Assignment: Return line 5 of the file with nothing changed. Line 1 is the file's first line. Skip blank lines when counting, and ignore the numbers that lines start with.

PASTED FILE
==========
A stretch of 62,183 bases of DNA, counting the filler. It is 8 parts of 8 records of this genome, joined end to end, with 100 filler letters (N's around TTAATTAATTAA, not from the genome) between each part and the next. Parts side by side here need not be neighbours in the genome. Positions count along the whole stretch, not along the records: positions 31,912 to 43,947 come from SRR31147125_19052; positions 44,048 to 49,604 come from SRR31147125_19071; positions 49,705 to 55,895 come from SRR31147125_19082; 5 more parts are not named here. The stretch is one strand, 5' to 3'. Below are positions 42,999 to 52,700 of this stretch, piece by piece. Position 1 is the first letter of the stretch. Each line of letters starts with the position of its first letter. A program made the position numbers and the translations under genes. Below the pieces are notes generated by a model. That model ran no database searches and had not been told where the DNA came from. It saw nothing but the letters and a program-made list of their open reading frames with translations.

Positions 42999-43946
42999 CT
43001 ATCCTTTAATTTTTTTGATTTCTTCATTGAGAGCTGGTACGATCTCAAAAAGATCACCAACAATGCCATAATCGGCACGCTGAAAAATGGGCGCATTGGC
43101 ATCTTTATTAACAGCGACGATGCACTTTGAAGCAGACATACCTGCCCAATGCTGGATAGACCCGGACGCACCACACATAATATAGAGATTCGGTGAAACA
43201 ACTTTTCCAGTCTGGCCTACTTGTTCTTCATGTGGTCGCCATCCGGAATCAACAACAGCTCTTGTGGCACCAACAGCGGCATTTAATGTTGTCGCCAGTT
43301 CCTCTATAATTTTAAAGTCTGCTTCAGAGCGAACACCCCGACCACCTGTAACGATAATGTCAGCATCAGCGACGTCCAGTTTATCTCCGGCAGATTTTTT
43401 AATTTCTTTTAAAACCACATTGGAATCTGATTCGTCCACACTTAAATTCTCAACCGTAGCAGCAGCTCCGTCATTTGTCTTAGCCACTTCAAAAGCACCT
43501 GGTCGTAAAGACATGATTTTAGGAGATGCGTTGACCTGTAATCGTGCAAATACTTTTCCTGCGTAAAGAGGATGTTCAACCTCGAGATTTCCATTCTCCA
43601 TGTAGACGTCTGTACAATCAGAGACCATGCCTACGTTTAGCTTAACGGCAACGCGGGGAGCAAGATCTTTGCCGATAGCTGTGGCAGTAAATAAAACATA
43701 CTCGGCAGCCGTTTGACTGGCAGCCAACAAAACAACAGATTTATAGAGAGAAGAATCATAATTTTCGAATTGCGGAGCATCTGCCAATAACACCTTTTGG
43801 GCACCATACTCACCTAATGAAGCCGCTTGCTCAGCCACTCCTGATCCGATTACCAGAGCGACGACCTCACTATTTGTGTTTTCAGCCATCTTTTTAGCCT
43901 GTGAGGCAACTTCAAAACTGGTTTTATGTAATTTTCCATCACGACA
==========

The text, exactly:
43101 ATCTTTATTAACAGCGACGATGCACTTTGAAGCAGACATACCTGCCCAATGCTGGATAGACCCGGACGCACCACACATAATATAGAGATTCGGTGAAACA